National Service followed his time at school, then Manchester University – studying mathematics and Durham University, where he completed his teaching certificate. He met our mother during his university years whilst playing tennis on the opposite side of the net in a mixed doubles final. He lost that match, but won the match of his life! For the three of us children, tennis was an important part of our childhood and brings back many happy memories of evenings after school playing at the club in Cheltenham.

Dad started teaching at Leeds Grammar School, and whilst there, Caroline was born. Alexandra arrived soon after the young family moved to Cheltenham and Andrew was born a few years later. Dad taught for many years at Cheltenham Grammar School – starting off in the old building which stood on the High Street before moving to the modern school in its first incarnation on Princess Elizabeth Way. He became Head of Mathematics there, and encouraged many boys through ‘O’, ‘A’ and ‘S’ levels, as well as supporting and offering extra tuition to those sitting the Oxbridge exams. Dad was not just a mathematician though. He recognised the importance of the pastoral side of his role and understood that developing young men socially was as important as their academic prowess. Therefore, he also participated in the sporting side of school life, forming and supporting the hockey and tennis teams.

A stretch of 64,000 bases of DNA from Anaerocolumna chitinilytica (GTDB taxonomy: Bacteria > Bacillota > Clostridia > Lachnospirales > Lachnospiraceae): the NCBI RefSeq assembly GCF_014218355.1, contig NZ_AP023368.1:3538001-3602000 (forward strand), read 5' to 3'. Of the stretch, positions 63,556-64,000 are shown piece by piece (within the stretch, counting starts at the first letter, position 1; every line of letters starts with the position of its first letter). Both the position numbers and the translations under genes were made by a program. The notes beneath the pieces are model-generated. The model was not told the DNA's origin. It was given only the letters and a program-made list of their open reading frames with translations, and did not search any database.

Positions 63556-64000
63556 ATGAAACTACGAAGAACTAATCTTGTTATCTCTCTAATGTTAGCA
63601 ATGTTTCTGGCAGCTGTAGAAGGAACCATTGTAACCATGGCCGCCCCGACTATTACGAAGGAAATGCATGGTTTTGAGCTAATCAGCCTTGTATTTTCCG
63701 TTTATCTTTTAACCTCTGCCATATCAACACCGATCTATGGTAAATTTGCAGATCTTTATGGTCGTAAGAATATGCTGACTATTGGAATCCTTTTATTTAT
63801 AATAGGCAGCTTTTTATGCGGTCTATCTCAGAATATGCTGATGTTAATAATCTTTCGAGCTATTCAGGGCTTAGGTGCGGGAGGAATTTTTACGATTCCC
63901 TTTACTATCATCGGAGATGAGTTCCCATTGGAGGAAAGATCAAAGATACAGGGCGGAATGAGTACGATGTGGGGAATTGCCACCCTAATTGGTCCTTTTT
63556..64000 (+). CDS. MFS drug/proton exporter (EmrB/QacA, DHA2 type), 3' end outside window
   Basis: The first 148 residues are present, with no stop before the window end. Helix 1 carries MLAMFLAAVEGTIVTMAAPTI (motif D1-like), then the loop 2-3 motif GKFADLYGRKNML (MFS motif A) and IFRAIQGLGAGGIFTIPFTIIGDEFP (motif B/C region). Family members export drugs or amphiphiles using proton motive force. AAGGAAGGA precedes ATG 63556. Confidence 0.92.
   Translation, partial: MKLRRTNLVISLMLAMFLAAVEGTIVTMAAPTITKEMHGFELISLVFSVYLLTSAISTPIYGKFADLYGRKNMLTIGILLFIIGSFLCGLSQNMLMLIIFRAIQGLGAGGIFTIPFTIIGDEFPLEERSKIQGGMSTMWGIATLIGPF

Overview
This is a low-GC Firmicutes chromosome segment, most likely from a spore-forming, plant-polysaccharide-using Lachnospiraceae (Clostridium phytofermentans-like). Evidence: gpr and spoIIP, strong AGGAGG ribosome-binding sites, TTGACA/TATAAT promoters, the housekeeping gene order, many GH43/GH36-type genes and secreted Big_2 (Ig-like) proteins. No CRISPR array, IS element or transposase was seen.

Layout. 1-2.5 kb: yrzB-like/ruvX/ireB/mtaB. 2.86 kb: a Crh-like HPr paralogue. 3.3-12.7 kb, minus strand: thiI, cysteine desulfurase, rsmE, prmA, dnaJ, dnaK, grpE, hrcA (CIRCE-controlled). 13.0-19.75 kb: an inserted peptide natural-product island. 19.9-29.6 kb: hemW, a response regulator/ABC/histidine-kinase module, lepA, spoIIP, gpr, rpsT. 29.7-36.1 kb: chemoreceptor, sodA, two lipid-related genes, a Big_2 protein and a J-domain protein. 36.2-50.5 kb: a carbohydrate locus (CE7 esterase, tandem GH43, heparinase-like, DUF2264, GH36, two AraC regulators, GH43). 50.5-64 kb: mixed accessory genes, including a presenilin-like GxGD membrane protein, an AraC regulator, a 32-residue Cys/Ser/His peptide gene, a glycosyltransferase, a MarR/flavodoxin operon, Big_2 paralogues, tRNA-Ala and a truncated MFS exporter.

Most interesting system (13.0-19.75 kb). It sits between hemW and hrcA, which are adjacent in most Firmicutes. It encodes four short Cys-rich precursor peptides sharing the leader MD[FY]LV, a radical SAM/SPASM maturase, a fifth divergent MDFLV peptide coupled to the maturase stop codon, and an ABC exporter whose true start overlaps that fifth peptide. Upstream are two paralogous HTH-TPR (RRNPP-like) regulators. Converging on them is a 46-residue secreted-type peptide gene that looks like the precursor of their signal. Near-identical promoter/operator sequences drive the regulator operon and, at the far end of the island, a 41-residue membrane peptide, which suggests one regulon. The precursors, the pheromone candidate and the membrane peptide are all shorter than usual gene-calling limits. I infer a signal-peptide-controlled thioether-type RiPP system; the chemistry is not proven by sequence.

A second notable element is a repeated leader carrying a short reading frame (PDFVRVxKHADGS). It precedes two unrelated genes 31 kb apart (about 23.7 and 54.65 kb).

In the mid 1970s though, he was appointed Senior Inspector for Maths in the county of Essex. This was a role he fulfilled with aplomb, never giving up on teachers who may have been struggling, but supporting them in their early and later careers, so that they became fine teachers of the subject.

There was always an adventuring spirit in our father. He had cycled around England as a young man and the long summer holidays enabled us to travel with our caravan to countries in Europe which were not then known holiday destinations. We saw Italy, Austria, Germany, Scandinavia and Yugoslavia over the course of a number of summers and our lives were enriched by those experiences. 

After he retired, Dad took up drawing, painting and later sculpture and the family home displays a number of his pieces. He was always active, and loved to be involved in the village where he made his home for over forty years. He took part in the Village Produce Association competitions and was for many years one of the churchwardens at the village church. 

After his death, many people told us how he had supported them as pupils, or in their careers, or as a friend or confidante. He was not a man to shout his brilliance from the roof top, but he was clearly a highly regarded member of society and has left a wonderful legacy, not just for his three children, eight grandchildren and one great-grandchild, but for many others whom he has helped on his passage through life.

Caroline Stubbings, Alexandra Stevens and Andrew Boardman